Jordan Chiles has contorted her body through the air thousands of times, flipping and bending and balancing her way to Olympic fame and a level of stardom that’s forced her to confront an uncomfortable truth: This sport hasn’t always loved her, and she hasn’t always loved it.
Maybe gymnastics will never fully love her or make her feel wanted, but Chiles has made her peace by finding the parts of the sport that do work for her. She can’t help but crack a smile when talking about where she is now compared to just three years ago.
“The Jordan back in the day is probably very, very proud,” she said in an interview over Zoom in August.
Between bad experiences with coaches, losing confidence in her abilities and dealing with a gymnastics culture that can be brutal and abusive, Chiles thought it was time for her to give up the sport in 2018.
Then came Simone Biles, the gymnast all others will be compared to for the foreseeable future. Chiles joined Biles to train in Texas. It was a chance with new coaches, a new environment and a new opportunity. Chiles found her way back and made the Olympic team three years after almost quitting.
She and Biles now headline a group of gymnasts on tour to celebrate female athletes and the U.S. gymnastics team’s victories in the 2020 Olympics in Tokyo, which included a bronze medal for Biles on the balance beam and a team silver. The Gold Over America Tour will be in Indianapolis on Oct. 22 at Gainbridge Fieldhouse (formerly Bankers Life Fieldhouse).
Chiles, now 20, is happier now than before. She’s back to normal after the Olympics, enjoying time outside and with her family, doing interviews and photo shoots. And that’s even as she continues to deal with the weight of gymnastics, where the amount of pressure and control placed on athletes has made many question the sport’s culture.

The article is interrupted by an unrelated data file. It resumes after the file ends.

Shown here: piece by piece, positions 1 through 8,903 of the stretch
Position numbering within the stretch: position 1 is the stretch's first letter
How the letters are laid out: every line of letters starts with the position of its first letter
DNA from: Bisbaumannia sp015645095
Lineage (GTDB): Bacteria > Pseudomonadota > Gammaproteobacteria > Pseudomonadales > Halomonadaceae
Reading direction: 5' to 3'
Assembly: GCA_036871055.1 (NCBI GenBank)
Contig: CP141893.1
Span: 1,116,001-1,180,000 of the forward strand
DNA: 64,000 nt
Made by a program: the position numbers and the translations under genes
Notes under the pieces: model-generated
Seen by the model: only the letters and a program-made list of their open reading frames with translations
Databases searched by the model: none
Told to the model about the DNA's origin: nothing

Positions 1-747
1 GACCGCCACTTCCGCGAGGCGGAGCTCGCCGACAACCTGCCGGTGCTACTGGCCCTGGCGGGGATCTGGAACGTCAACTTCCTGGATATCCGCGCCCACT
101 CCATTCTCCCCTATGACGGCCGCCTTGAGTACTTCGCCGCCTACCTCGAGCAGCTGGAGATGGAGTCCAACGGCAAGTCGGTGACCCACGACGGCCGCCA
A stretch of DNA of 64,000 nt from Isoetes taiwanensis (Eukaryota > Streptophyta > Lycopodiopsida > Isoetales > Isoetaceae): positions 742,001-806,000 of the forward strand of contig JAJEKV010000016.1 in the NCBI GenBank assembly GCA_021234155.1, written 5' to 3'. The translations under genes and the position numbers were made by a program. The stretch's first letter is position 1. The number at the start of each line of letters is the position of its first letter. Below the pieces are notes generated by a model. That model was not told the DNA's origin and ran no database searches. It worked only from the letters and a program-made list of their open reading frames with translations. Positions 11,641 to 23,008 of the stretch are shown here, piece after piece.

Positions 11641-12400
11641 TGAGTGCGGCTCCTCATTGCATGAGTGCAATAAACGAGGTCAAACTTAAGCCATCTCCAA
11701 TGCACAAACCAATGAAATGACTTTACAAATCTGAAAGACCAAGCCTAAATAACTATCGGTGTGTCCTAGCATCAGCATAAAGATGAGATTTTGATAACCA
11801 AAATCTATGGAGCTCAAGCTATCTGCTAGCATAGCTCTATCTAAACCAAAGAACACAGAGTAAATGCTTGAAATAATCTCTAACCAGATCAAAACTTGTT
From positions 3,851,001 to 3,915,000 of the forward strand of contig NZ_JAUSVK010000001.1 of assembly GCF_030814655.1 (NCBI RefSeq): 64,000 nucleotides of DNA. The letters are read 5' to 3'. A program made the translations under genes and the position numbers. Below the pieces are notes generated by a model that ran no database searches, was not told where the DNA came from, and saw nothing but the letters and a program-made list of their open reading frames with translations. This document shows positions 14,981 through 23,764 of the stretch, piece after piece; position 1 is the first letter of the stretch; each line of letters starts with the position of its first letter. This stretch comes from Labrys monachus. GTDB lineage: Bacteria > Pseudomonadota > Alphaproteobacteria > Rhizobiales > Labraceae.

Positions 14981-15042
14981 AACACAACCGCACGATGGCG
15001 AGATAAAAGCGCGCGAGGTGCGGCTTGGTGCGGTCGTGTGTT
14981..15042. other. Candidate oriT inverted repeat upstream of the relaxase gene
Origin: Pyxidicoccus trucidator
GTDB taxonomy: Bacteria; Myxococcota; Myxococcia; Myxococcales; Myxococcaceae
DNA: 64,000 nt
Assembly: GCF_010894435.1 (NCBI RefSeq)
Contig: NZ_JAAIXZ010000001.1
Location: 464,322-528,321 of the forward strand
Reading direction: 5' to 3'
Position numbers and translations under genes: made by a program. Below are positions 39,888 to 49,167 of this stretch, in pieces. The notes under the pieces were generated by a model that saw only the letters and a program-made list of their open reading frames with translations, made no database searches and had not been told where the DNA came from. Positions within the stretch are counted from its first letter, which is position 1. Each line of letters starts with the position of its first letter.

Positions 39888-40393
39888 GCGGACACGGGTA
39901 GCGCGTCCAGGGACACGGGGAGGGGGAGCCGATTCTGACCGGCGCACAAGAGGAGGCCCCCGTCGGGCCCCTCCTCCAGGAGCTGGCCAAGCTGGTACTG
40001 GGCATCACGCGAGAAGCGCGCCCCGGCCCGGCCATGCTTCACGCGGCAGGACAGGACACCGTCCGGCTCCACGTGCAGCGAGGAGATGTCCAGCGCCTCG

Chiles credits coaches and Biles, who’s become one of her best friends, for her recaptured love of gymnastics.
“I’m just in a happier place,” she said. “I know my boundaries; I know what I want; I know how to control what needs to be controlled.”
There are still battles within gymnastics, though, and the foe is often times unseen.
During the Tokyo Olympics, Biles dropped out of some events because of the “twisties” — or the sudden loss of spatial awareness that can be especially dangerous in a sport like gymnastics — and more emotionally complex reasons she laid out in an interview with New York Magazine.
Chiles has supported her friend and thinks there will be more movements like that in the future, building not just off of Biles in gymnastics but also Naomi Osaka in tennis and other female athletes who have put their emotional well-being before the sport.
But she also knows how limiting the sport can be.
“It’s all about if they’re gonna change it or if they’re gonna listen,” she said.
That leads to a tricky question: Who is “they”? She shrugged her shoulder high.
“The higher people out there,” Chiles said. “The people who control what competitions we go to, what we can and cannot do.”
For all of the uncertainty, Chiles knows she has at least found clarity within herself. She doesn’t pay attention to social media and doesn’t let others continue to peg her as the underdog.
“I’m not all those things that you guys tell me,” she said. “I’m somebody bigger than that.”
Contact staff writer Tyler Fenwick at 317-762-7853. Follow him on Twitter @Ty_Fenwick.